# cumprod!

cumprod!(B, A, [dim])

Cumulative product of `A` along a dimension, storing the result in `B`. The dimension defaults to 1.

## Examples

1. Compute cumulative product along the default dimension:

``````julia> A = [2, 4, 6, 8];
julia> B = similar(A);
julia> cumprod!(B, A)
4-element Array{Int64,1}:
2
8
48
384``````

This example computes the cumulative product of the elements in `A` along the default dimension (dimension 1) and stores the result in `B`.

2. Compute cumulative product along a specified dimension:

``````julia> A = [1 2 3; 4 5 6; 7 8 9];
julia> B = similar(A);
julia> cumprod!(B, A, 2)
3×3 Array{Int64,2}:
1   2   6
4  20 120
7  56 504``````

In this example, the cumulative product is computed along dimension 2 of the matrix `A` and stored in `B`.

3. Handle edge cases with empty arrays:
``````julia> A = Int64[];
julia> B = similar(A);
julia> cumprod!(B, A)
0-element Array{Int64,1}``````

This example demonstrates that when the input array `A` is empty, the resulting cumulative product array `B` is also empty.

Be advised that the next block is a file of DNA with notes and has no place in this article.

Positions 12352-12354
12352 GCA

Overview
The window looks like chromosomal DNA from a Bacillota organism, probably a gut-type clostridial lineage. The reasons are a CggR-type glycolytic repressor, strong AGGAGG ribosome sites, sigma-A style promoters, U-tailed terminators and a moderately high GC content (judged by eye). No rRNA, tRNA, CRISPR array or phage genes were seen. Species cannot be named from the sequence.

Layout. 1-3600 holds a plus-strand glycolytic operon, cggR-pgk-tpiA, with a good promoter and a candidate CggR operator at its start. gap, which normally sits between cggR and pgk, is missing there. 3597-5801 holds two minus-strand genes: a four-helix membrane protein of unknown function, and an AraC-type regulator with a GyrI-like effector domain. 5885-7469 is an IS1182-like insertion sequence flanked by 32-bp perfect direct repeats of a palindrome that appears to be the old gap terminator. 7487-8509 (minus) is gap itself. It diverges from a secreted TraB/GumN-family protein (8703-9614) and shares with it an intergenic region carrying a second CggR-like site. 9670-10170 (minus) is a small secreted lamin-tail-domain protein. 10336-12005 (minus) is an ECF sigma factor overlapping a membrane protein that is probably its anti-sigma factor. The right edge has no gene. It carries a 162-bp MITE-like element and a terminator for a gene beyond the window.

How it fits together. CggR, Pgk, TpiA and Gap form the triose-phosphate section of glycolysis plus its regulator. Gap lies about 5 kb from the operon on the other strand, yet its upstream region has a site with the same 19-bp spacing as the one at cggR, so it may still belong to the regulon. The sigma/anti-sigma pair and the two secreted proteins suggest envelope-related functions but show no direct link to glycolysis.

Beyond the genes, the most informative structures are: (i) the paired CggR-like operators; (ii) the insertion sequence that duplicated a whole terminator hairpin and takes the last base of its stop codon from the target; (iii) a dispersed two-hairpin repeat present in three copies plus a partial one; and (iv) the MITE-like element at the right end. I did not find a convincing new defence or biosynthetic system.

Common mistake example:

``````julia> A = [1, 2, 3];
julia> B = similar(A);
julia> cumprod!(B, A, 2)
ERROR: DimensionMismatch("cumulative product dimension exceeds size of input array")``````

In this case, the specified dimension (2) for the cumulative product is larger than the size of the input array along that dimension. Make sure to provide a valid dimension within the range of the input array when using `cumprod!`.

## See Also

abs2, beta, binomial, ceil, cell, cross, ctranspose, ctranspose!, cummin, cumprod, cumprod!, cumsum, cumsum!, cumsum_kbn, div, divrem, eigfact, eigfact!, eigmin, eps, erf, erfc, erfcinv, erfcx, erfi, erfinv, exp, exp10, exp2, expm1, exponent, factor, factorial, factorize, floor, gcd, invmod, log, log10, log1p, log2, logspace, max, min, mod, mod1, modf, next, nextpow, nextprod, num, primes, primesmask, prod, realmin, sqrt, sum!, sumabs, sumabs!, sumabs2, sumabs2!,

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